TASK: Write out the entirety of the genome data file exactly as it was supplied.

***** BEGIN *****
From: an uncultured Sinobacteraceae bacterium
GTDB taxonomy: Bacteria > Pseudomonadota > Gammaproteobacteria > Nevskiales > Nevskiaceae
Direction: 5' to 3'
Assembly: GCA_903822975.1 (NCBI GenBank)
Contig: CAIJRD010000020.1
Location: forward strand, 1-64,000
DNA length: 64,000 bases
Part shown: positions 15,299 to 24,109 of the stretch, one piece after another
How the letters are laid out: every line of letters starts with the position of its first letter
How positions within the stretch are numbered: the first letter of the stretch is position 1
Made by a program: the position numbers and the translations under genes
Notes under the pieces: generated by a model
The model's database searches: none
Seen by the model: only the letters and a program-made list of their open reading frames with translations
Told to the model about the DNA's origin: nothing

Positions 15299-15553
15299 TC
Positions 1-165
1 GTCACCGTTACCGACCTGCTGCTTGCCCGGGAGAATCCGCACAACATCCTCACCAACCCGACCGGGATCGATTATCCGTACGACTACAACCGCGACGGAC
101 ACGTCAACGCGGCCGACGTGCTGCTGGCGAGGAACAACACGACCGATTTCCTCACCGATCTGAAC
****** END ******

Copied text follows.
From: an uncultured Sinobacteraceae bacterium
GTDB taxonomy: Bacteria > Pseudomonadota > Gammaproteobacteria > Nevskiales > Nevskiaceae
Direction: 5' to 3'
Assembly: GCA_903822975.1 (NCBI GenBank)
Contig: CAIJRD010000020.1
Location: forward strand, 1-64,000
DNA length: 64,000 bases
Part shown: positions 15,299 to 24,109 of the stretch, one piece after another
How the letters are laid out: every line of letters starts with the position of its first letter
How positions within the stretch are numbered: the first letter of the stretch is position 1
Made by a program: the position numbers and the translations under genes
Notes under the pieces: generated by a model
The model's database searches: none
Seen by the model: only the letters and a program-made list of their open reading frames with translations
Told to the model about the DNA's origin: nothing

Positions 15299-15553
15299 TC
Positions 1-165
1 GTCACCGTTACCGACCTGCTGCTTGCCCGGGAGAATCCGCACAACATCCTCACCAACCCGACCGGGATCGATTATCCGTACGACTACAACCGCGACGGAC
101 ACGTCAACGCGGCCGACGTGCTGCTGGCGAGGAACAACACGACCGATTTCCTCACCGATCTGAAC